Historically, it has been variously described as "the shorthand of history" and "the floral border in the garden of history". The origins of heraldry lie in the need to distinguish participants in combat when their faces were hidden by iron and steel helmets. Eventually a formal system of rules developed into ever more complex forms of heraldry.

Though the practice of heraldry is nearly 900 years old, it is still very much in use. Many cities and towns in Europe and around the world still make use of arms. Personal heraldry, both legally protected and lawfully assumed, has continued to be used around the world. Heraldic societies exist to promote education and understanding about the subject.

Predecessors

There are various conjectures as to the origins of heraldic arms. As early as predynastic Egypt, an emblem known as a serekh was used to indicate the extent of influence of a particular regime, sometimes carved on ivory labels attached to trade goods, but also used to identify military allegiances and in a variety of other ways. It led to the development of the earliest hieroglyphs. This practice seems to have grown out of the use of animal mascots, whose pelts or bodies were literally affixed to staves or standards, as depicted on the earliest cosmetic palettes of the period. Some of the oldest serekhs consist of a striped or cross-hatched box, representing a palace or city, with a crane, scorpion, or other animal drawn standing on top. Before long, a falcon representing Horus became the norm as the animal on top, with the individual Pharaoh's symbol usually appearing in the box beneath the falcon, and above the stripes representing the palace.

And the children of Israel shall pitch their tents, every man by his own camp, and every man by his own standard, throughout their hosts.. Every man of the children of Israel shall pitch by his own standard, with the ensign of their fathers house. And the children of Israel did according to all that the Lord commanded to Moses: so they pitched by their standards, and so they set forward, every one after their families, according to the house of their fathers. Army units of the Roman Empire were identified by the distinctive markings on their shields. These were not heraldic in the medieval and modern sense, as they were associated with units, not individuals or families.

Some Coat of Arms from the 'Battle of Falkirk' 1296

knights of Falkirk

Development of classical heraldry

In the late Middle Ages and the Renaissance, heraldry became a highly developed discipline, regulated by professional officers of arms. As its use in jousting became obsolete, coats of arms remained popular for visually identifying a person in other ways – impressed in sealing wax on documents, carved on family tombs, and flown as a banner on country homes. The first work of heraldic jurisprudence, De Insigniis et Armis, was written in the 1350s by Bartolus de Saxoferrato, a professor of law at the University of Padua.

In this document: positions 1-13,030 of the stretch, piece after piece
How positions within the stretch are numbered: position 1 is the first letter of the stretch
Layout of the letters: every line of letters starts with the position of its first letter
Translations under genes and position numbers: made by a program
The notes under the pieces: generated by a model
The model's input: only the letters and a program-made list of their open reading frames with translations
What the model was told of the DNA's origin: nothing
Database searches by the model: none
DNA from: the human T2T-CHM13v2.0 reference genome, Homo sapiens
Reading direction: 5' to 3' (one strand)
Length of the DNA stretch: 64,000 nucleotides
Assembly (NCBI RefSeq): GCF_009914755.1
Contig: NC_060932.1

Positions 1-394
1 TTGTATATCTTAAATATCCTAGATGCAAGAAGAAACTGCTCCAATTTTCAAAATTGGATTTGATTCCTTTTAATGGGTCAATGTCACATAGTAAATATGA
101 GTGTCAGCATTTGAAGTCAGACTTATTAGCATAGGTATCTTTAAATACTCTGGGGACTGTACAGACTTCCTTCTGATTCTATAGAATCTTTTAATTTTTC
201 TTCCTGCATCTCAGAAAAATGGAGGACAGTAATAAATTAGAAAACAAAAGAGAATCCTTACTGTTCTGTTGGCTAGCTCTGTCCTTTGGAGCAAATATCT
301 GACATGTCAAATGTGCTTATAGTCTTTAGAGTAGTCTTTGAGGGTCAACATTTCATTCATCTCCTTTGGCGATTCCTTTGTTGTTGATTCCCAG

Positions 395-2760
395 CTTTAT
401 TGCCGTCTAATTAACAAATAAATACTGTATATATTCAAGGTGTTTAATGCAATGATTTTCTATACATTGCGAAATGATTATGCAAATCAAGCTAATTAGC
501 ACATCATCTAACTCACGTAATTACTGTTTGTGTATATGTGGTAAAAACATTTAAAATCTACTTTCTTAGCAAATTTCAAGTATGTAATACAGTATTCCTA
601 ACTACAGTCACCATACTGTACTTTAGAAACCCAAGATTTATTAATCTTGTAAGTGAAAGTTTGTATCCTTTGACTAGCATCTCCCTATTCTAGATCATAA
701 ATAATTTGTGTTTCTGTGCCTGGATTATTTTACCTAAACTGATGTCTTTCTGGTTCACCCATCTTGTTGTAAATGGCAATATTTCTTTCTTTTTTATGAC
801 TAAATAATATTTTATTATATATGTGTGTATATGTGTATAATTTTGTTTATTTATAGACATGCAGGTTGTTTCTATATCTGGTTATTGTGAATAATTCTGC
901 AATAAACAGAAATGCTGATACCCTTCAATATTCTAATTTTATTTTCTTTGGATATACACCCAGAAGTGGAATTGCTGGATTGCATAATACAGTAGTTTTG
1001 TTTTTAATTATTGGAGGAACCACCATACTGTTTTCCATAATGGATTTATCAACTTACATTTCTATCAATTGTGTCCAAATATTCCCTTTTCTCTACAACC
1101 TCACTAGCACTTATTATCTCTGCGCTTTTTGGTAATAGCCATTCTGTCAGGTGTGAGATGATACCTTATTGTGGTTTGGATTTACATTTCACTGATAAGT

From the beginning of heraldry, coats of arms have been executed in a wide variety of media, including on paper, painted wood, embroidery, enamel, stonework and stained glass. For the purpose of quick identification in all of these, heraldry distinguishes only seven basic colors and makes no fine distinctions in the precise size or placement of charges on the field. Coats of arms and their accessories are described in a concise jargon called blazon. This technical description of a coat of arms is the standard that is adhered to no matter what artistic interpretations may be made in a particular depiction of the arms.

The specific meaning of each element of a coat of arms is subjective. Though the original armiger may have placed particular meaning on a charge, these meanings are not necessarily retained from generation to generation. Unless canting arms incorporate an obvious pun on the bearer's name, it may be difficult to find meaning in them. As changes in military technology and tactics made plate armour obsolete, heraldry became detached from its original function. This brought about the development of "paper heraldry" under the Tudors. Designs and shields became more elaborate at the expense of clarity.

Tinctures

tinchures

Ordinaries

In the early days of heraldry, very simple bold rectilinear shapes were painted on shields. These could be easily recognized at a long distance and could be easily remembered. They therefore served the main purpose of heraldry: identification. As more complicated shields came into use, these bold shapes were set apart in a separate class as the "honorable ordinaries". They act as charges and are always written first in blazon. Unless otherwise specified they extend to the edges of the field. Though ordinaries are not easily defined, they are generally described as including the cross, the fess, the pale, the bend, the chevron, the saltire, and the pall.